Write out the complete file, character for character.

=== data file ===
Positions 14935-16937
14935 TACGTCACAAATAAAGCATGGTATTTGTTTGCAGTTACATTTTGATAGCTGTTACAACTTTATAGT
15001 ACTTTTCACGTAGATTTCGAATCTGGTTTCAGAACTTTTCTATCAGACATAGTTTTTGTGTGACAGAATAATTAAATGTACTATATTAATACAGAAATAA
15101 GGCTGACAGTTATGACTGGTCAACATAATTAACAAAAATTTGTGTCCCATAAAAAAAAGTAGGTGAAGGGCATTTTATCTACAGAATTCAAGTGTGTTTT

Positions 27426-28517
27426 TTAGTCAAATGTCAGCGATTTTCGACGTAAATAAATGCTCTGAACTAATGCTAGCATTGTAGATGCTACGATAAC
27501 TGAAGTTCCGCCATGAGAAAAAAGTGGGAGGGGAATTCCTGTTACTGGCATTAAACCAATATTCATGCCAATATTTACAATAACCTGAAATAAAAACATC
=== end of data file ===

Positions 14935-16937
14935 TACGTCACAAATAAAGCATGGTATTTGTTTGCAGTTACATTTTGATAGCTGTTACAACTTTATAGT
15001 ACTTTTCACGTAGATTTCGAATCTGGTTTCAGAACTTTTCTATCAGACATAGTTTTTGTGTGACAGAATAATTAAATGTACTATATTAATACAGAAATAA
15101 GGCTGACAGTTATGACTGGTCAACATAATTAACAAAAATTTGTGTCCCATAAAAAAAAGTAGGTGAAGGGCATTTTATCTACAGAATTCAAGTGTGTTTT

Positions 27426-28517
27426 TTAGTCAAATGTCAGCGATTTTCGACGTAAATAAATGCTCTGAACTAATGCTAGCATTGTAGATGCTACGATAAC
27501 TGAAGTTCCGCCATGAGAAAAAAGTGGGAGGGGAATTCCTGTTACTGGCATTAAACCAATATTCATGCCAATATTTACAATAACCTGAAATAAAAACATC